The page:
Tuesday, October 25, 2011

"Fixing" Me


When I made the “Fixing” Autism video, I knew it rang true for me. I wasn’t sure how others would perceive it, but I thought it might help other families affected by ASD know that they are not alone. Even more importantly, I hoped that people outside the autism community would see it and perhaps understand what it meant to be touched by the disorder.

The feedback to my “Fixing” Autism video has been astounding. When I made the video I thought that I had something special, but I thought it was special for ME. I put the video on YouTube because I wanted others to see it, but I figured viewership would be limited to my Facebook friends and some people who might stumble upon it if they did a YouTube search for “autism”. I shared it a couple of times on the Autism Speaks Facebook page thinking that people visiting that page would understand the frustration and anger that inspired me at 4:00 AM to silently scream at the establishment.

Thursday, October 13, 2011

So funny I forgot to laugh.


One of the goals of my advocacy is to create an open dialogue. This is the first post in which I am asking the reader to contribute and share ideas. Please participate. The more the merrier. This could be a complete disaster, or very interesting. Please keep it respectful and civil.




Since my decision to dive into advocacy, I have learned a great deal about social media; How to target interests, how to promote, how to have fun with, how to do research and gauge people’s reaction.

One of the tools that I use is TweetDeck. It is a great program that allows me to monitor several different interests. I have a sports stream for work and for my own personal enjoyment, and I also have an autism stream that I watch very closely. Through that stream I have met a lot of great, involved parents that are fighting like hell for their kids. It lifts me up every time I fire up TweetDeck because it is a constant reminder that my family is not in this battle alone.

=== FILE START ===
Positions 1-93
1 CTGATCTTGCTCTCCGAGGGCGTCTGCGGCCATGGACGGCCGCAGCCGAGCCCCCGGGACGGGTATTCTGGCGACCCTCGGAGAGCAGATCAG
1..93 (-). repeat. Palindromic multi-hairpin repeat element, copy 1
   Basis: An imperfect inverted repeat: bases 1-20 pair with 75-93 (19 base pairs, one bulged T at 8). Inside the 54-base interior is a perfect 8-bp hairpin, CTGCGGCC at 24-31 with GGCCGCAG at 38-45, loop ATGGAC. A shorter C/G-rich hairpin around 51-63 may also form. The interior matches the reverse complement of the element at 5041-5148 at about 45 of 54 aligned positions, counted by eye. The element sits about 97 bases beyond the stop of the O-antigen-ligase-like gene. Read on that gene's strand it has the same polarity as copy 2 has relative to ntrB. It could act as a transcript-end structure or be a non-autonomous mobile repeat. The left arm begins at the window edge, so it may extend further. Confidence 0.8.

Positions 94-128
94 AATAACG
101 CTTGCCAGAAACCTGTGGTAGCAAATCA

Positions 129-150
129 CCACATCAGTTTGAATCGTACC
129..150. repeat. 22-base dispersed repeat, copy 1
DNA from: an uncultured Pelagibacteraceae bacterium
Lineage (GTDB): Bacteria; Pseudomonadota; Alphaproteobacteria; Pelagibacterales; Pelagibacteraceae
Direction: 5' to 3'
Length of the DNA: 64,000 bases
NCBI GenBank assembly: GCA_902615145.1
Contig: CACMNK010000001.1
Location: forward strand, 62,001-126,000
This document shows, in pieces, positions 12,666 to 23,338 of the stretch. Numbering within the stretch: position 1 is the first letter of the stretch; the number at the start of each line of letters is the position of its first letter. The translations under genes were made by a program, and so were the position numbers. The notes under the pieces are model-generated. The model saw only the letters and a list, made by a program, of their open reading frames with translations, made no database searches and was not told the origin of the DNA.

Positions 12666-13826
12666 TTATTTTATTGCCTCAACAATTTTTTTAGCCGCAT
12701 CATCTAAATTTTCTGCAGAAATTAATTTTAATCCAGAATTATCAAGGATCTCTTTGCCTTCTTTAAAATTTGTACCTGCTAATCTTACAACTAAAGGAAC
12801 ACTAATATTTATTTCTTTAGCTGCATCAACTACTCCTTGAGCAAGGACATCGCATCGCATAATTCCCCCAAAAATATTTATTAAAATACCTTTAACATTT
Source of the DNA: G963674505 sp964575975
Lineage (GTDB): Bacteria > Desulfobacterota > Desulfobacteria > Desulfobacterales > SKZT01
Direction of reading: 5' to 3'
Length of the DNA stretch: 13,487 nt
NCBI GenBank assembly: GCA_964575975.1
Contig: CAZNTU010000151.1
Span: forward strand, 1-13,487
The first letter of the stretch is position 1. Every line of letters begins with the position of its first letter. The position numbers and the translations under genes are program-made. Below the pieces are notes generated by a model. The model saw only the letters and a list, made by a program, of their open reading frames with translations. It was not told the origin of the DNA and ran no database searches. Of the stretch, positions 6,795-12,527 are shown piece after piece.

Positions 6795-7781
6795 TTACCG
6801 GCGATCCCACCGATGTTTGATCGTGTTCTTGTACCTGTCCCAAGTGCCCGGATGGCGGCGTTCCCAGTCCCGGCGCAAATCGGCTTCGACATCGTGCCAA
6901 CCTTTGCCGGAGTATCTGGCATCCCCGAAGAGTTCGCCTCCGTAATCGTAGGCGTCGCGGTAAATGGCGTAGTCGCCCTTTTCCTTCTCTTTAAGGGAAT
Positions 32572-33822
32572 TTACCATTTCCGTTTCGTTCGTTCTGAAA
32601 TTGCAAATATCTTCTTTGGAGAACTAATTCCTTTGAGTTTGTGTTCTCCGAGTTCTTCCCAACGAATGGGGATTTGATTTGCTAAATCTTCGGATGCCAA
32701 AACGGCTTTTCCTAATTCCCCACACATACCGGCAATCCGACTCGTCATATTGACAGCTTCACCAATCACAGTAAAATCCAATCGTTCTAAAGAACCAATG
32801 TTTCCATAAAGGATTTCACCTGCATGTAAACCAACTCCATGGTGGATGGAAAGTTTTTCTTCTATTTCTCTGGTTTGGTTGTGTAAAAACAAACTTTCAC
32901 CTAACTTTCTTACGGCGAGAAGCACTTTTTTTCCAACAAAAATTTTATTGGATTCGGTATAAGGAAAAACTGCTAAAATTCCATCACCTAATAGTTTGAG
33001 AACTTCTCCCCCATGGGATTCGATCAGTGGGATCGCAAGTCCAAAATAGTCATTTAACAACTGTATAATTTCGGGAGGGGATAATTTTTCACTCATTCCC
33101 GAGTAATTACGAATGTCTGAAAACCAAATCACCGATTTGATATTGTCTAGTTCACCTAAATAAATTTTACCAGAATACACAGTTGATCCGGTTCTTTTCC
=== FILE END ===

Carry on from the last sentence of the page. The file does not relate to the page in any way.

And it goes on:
Sunday, October 9, 2011

Oh Poop!

My autistic daughter who is almost 6 and not fully potty trained will at times play with, paint with, and/or eat her own feces.

There. I said it.
Is it embarrassing? Sure.
Is it sad? Extremely.
Why bring it up then? So that I can let it go.

Wednesday, October 5, 2011

Flying High


When I think back to when I was a kid, there are moments that I can recall that take me right back to that time and place in which I was truly free. Free of responsibility, free of stress, free of worry… I suppose it is called innocence. One of those moments is riding on the back of my mom’s bike along the Chicago lakefront. We moved from Chicago when I was 8 but when I returned as a young man and would ride my bike or rollerblade along the lake it would take me back… every time.

Have you hopped on a swing lately? Try it. Don’t be afraid of what others are thinking or saying. Just go to a park one day, hop on a swing and fly. I guarantee your senses will take over. It is truly remarkable. I believe that it is the closest to a time machine man will ever get. The breeze in your face, the squeak of the chain, that little jolt that happens when you test the boundaries and soar too high… all of these things can’t help but take you back. You had the phase on the swing where you always wanted your parents to push you because it made you feel safe and secure. You knew they would be right there to catch you if you ever fell. You didn’t even have to kick to keep your momentum going. Your parents did it all for you.

Eventually however, you reached a point in which you didn’t want your parent’s assistance. You wanted to be independent. You hopped on all by yourself; you pushed yourself back and then threw your legs forward. You learned how to maintain control and what your limits were. Your parents, though willing to give you that push, were now no longer a necessity. It was still nice to know that they were there for you, but their mingling in your affairs was no longer vital to the cause.